(4) Moreover, while we are not required to address this question in this case, in Federal courts, at least, the purely technical failure to give a Miranda warning does not preclude the admission at a probation violation hearing of an otherwise voluntary statement given to law enforcement officers. U.S. v. Johnson, 455 F.2d 932 (5th 1972), cert. denied, 409 U.S. 856; 30 A.L.R. Fed. 824, 835-836, Admissibility of Evidence in Federal Probation Proceeding.


  Bevill claims he was denied his Constitutional right under Article 3, 26 to conduct his own defense.

  Section 26. In all criminal prosecutions the accused shall have a right to be heard by himself or counsel, or both . . .

  We reject the first instance he claims because the record does not support his contention.

  The second instance occurred when the court announced, "Counsel for the Defendant may make an opening statement." Then, without having notified either the court or opposing counsel of any intent to do so, Bevill stated, "Ladies and gentlemen . . .," preparatory to making an opening statement. In fact, Bevill's counsel, just previous to both sides making their opening statement, had in chambers led the circuit judge to believe that he, counsel, was going to make the statement. Bevill's conduct obviously caught the circuit judge by surprise. The circuit judge had not been forewarned, and had not been given an opportunity to advise the defendant of his right as well as personal responsibility and duty to the court in event he chose to personally conduct his defense.

  We must hold that it was error for the court not to permit Bevill himself to make an opening statement. Trunnell v. State, 487 So. 2d 820, 825-826 (Miss. 1986).

  It must also be recognized that a circuit judge is charged with conducting a decorous, orderly trial, and protecting an accused's rights. A defense attorney who is made aware by his client that he wishes to personally conduct his own defense has an obligation first to fully advise his client his Constitutional right, and also the responsibility and risk entailed.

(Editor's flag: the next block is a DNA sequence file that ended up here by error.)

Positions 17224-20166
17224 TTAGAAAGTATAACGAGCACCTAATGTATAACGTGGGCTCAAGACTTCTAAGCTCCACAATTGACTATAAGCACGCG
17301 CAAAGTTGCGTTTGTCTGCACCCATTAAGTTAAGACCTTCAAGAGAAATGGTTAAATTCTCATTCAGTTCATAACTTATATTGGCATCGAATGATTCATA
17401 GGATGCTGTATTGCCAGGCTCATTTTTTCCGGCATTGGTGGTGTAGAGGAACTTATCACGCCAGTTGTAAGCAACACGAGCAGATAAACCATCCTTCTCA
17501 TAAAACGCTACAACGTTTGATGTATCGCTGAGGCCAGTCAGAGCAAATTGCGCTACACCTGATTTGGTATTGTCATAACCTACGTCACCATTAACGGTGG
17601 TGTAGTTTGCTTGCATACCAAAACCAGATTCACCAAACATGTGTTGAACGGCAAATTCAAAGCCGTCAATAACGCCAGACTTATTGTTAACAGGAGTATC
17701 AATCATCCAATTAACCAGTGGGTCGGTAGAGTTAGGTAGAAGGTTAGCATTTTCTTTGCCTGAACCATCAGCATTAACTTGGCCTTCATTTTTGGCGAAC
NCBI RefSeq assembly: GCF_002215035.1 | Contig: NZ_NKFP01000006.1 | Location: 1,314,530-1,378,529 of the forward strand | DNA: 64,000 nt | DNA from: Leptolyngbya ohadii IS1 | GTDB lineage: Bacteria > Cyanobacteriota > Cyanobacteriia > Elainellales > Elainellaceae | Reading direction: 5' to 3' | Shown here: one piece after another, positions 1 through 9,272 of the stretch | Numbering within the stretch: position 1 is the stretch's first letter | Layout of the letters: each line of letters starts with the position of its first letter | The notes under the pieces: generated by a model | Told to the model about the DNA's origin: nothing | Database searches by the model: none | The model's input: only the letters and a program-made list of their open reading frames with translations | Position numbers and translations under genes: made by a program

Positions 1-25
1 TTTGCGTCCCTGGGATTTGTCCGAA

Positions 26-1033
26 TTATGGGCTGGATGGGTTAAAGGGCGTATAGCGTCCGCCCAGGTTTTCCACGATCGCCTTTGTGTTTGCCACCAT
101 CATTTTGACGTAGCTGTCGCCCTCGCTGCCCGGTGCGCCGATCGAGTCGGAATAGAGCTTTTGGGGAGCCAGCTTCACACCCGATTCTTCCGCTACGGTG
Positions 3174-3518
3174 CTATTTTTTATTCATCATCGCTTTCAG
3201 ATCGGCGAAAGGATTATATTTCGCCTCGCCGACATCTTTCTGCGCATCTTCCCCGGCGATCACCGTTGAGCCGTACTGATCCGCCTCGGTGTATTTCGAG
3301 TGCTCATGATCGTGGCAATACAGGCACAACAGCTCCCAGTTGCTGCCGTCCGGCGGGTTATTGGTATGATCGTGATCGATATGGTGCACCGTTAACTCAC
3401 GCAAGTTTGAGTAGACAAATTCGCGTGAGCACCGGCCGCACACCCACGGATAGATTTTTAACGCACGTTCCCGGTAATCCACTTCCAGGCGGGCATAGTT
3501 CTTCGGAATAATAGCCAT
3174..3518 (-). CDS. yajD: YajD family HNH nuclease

Defense counsel also has an obligation, as an officer of the court, to inform the circuit judge prior to exercise of the right, of his client's desire to do so. This is a fundamental

  ethical obligation of the defense counsel, in order to give the circuit judge an opportunity to instruct as well as warn the defendant outside the presence of the jury of his rights and responsibility. The circuit judge can then generally inform the accused of the civility that will be required of him in his remarks, conduct, and statements made to the court, jury, witnesses and opposing counsel, and what he should do in event of objections and rulings by the court. For any litigant to act as his own lawyer is unusual, and when the circuit judge is notified of such intent, the court is required to proceed cautiously in seeing that the accused is afforded his constitutional rights, and at the same time that the trial proceedings are civilized and decorous.

  Also, in this case, because Bevill chose to make an opening statement, it would have been important for the court to warn him that if he stated facts which only he could support, and then later did not take the witness stand himself, the State would be free to comment upon the fact that no such statement was made by him as a witness under oath. Jones v. State, 381 So. 2d 983, 994 (Miss. 1980). An accused who does not intend to testify himself under oath cannot be permitted, any more than any other litigant, to have the jury consider as evidence any statements of fact not subject to rigorous cross-examination of the witness under oath.